Just hours after a state board voted Wednesday to allow the enforcement of a long-debated Illinois law requiring a teenage girl's parents be notified before she has an abortion, a judge issued a temporary restraining order putting the measure back on hold.
The order will remain in effect until the judge can hear arguments on the issue. Cook County Judge Daniel Riley said he felt the American Civil Liberties Union, which sought the order, "demonstrated the distinct possibility of irreparable harm."[..]
Allowing the law to take effect raised the possibility that "young women in this state would be abused, they would be kicked out of their homes," Lorie Chaiten, head of the Illinois ACLU's reproductive rights project, said after the court hearing.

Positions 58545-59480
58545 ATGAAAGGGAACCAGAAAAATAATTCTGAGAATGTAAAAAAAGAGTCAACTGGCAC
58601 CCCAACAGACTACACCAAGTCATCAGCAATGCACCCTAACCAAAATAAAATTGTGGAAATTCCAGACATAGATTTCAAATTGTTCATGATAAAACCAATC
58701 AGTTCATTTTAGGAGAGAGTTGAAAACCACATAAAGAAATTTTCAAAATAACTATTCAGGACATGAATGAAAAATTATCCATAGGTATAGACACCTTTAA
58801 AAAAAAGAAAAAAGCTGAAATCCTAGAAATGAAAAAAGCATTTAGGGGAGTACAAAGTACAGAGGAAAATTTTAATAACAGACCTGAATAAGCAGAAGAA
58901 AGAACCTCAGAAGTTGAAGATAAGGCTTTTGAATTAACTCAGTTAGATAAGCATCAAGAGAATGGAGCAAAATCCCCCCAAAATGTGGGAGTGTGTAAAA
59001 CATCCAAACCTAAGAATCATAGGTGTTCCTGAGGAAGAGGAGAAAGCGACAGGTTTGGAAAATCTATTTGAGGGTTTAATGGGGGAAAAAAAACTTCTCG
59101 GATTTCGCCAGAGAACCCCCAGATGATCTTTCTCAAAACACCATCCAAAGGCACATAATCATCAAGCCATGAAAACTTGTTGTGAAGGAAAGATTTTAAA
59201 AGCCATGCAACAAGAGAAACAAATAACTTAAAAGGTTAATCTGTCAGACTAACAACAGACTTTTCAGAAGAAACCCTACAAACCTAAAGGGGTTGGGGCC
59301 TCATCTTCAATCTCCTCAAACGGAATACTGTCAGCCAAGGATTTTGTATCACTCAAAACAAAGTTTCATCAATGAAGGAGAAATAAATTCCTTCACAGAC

Assistant Illinois attorney general Thomas Ioppolo argued against the restraining order.
"Why does Illinois have to have a law that doesn't take the parents into account?" Ioppolo said. "The idea of having parental notification serves legitimate interests."